While such system provides a substantial improvement over previously used systems, it is desirable that a system of this type be adaptable to the colors which are widely used in CMY process reproduction, which are included in the principal colors known as No. 16 cyan, No. 2 magenta, and No. 10 yellow. Such a system permits the accurate reproduction at low cost of works using all of the twenty hues wherein all of the colors are obtained using only three process inks, and in which the colors are mechanically separated by known photographic and/or electronic techniques. In the past, the quality and color control has not been sufficient. This has been improved in recent years using digital separations which are electronically scanned to obtain more accurate values. In addition, process printing inks are considerably brighter, cleaner, and more permanent than in the past, making their use far more desirable than as heretofore been the case. Also, the costs are reduced because the separations and printing production has been greatly simplified. In addition, the computer images can be programmed with the CMY (cyan, magenta, yellow) codes and translated internally to the RGB (red, green, blue) data when necessary. For the first time this makes color information and communication a connected understandable language that functions smoothly back and forth and in between all these diverse applications, the arts, copiers, computers, film, video and graphic arts.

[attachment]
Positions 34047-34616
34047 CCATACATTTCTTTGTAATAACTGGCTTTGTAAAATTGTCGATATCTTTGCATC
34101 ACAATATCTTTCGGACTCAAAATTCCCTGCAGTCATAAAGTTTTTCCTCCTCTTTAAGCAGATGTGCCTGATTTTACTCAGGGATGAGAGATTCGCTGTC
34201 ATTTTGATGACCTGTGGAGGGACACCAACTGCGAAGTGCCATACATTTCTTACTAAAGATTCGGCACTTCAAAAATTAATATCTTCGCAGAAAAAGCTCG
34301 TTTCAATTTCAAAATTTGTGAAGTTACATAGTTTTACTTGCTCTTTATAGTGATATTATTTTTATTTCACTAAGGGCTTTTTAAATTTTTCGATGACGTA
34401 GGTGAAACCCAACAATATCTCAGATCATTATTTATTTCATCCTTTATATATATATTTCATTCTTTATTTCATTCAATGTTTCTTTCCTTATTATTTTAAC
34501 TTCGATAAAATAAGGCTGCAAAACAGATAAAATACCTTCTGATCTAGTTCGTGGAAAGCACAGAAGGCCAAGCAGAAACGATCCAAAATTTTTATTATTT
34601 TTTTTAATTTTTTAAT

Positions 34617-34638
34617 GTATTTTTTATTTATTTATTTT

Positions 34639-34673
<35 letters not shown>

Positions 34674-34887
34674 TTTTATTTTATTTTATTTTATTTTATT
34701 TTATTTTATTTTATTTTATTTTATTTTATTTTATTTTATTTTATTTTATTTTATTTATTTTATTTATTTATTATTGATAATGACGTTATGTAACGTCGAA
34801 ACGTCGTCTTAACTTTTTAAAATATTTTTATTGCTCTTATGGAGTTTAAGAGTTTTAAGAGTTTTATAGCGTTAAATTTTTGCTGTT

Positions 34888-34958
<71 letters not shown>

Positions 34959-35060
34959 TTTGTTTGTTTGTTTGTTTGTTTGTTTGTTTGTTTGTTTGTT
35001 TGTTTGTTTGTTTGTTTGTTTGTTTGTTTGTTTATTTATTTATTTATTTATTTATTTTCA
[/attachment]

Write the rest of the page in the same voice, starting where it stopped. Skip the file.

Briefly stated, the present invention contemplates the use of the color system described in my above-mentioned prior patent in conjunction with primary color process printing inks, in addition to the previously employed printing inks of twenty precisely controlled hues. The advantages to the artist and student remain the same, but the replication of art copy is materially simplified by the fact that inks of standardized primary colors are far more readily available to the printer. These inks can be blended by the printing establishment using established parts by volume to obtain the standardized twenty hues of my system with a remarkable degree of accuracy. This is accomplished by choosing the twenty hues from a process color base at the beginning, rather than by just creating the colors and then accepting the best match possible with process printing inks corresponding to those colors. This procedure permits the preparation of art work which will be computer imaged by equipment which also employs a three color base. Although minor adjustments are required with respect to some of the hues, this convenience is far offset by the many advantages to the artist who can be sure that all of the colors he now employs can be accurately duplicated by this use of previously established color values.